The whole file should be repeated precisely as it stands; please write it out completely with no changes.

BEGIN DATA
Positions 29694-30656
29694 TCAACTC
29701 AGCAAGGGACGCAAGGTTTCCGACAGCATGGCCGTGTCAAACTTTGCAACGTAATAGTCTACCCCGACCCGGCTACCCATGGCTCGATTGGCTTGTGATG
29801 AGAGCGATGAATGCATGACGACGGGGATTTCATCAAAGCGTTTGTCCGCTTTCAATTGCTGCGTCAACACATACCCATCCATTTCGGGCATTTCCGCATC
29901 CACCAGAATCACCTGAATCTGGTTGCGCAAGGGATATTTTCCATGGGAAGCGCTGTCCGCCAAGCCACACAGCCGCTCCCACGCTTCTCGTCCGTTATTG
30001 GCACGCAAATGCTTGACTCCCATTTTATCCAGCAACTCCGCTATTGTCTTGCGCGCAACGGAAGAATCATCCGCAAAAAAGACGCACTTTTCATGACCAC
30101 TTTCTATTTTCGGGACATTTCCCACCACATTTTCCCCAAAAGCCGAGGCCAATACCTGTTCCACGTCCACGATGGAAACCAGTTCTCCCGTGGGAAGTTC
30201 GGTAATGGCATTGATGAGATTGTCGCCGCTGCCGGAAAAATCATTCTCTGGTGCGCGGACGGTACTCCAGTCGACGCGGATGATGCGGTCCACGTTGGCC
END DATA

Positions 29694-30656
29694 TCAACTC
29701 AGCAAGGGACGCAAGGTTTCCGACAGCATGGCCGTGTCAAACTTTGCAACGTAATAGTCTACCCCGACCCGGCTACCCATGGCTCGATTGGCTTGTGATG
29801 AGAGCGATGAATGCATGACGACGGGGATTTCATCAAAGCGTTTGTCCGCTTTCAATTGCTGCGTCAACACATACCCATCCATTTCGGGCATTTCCGCATC
29901 CACCAGAATCACCTGAATCTGGTTGCGCAAGGGATATTTTCCATGGGAAGCGCTGTCCGCCAAGCCACACAGCCGCTCCCACGCTTCTCGTCCGTTATTG
30001 GCACGCAAATGCTTGACTCCCATTTTATCCAGCAACTCCGCTATTGTCTTGCGCGCAACGGAAGAATCATCCGCAAAAAAGACGCACTTTTCATGACCAC
30101 TTTCTATTTTCGGGACATTTCCCACCACATTTTCCCCAAAAGCCGAGGCCAATACCTGTTCCACGTCCACGATGGAAACCAGTTCTCCCGTGGGAAGTTC
30201 GGTAATGGCATTGATGAGATTGTCGCCGCTGCCGGAAAAATCATTCTCTGGTGCGCGGACGGTACTCCAGTCGACGCGGATGATGCGGTCCACGTTGGCC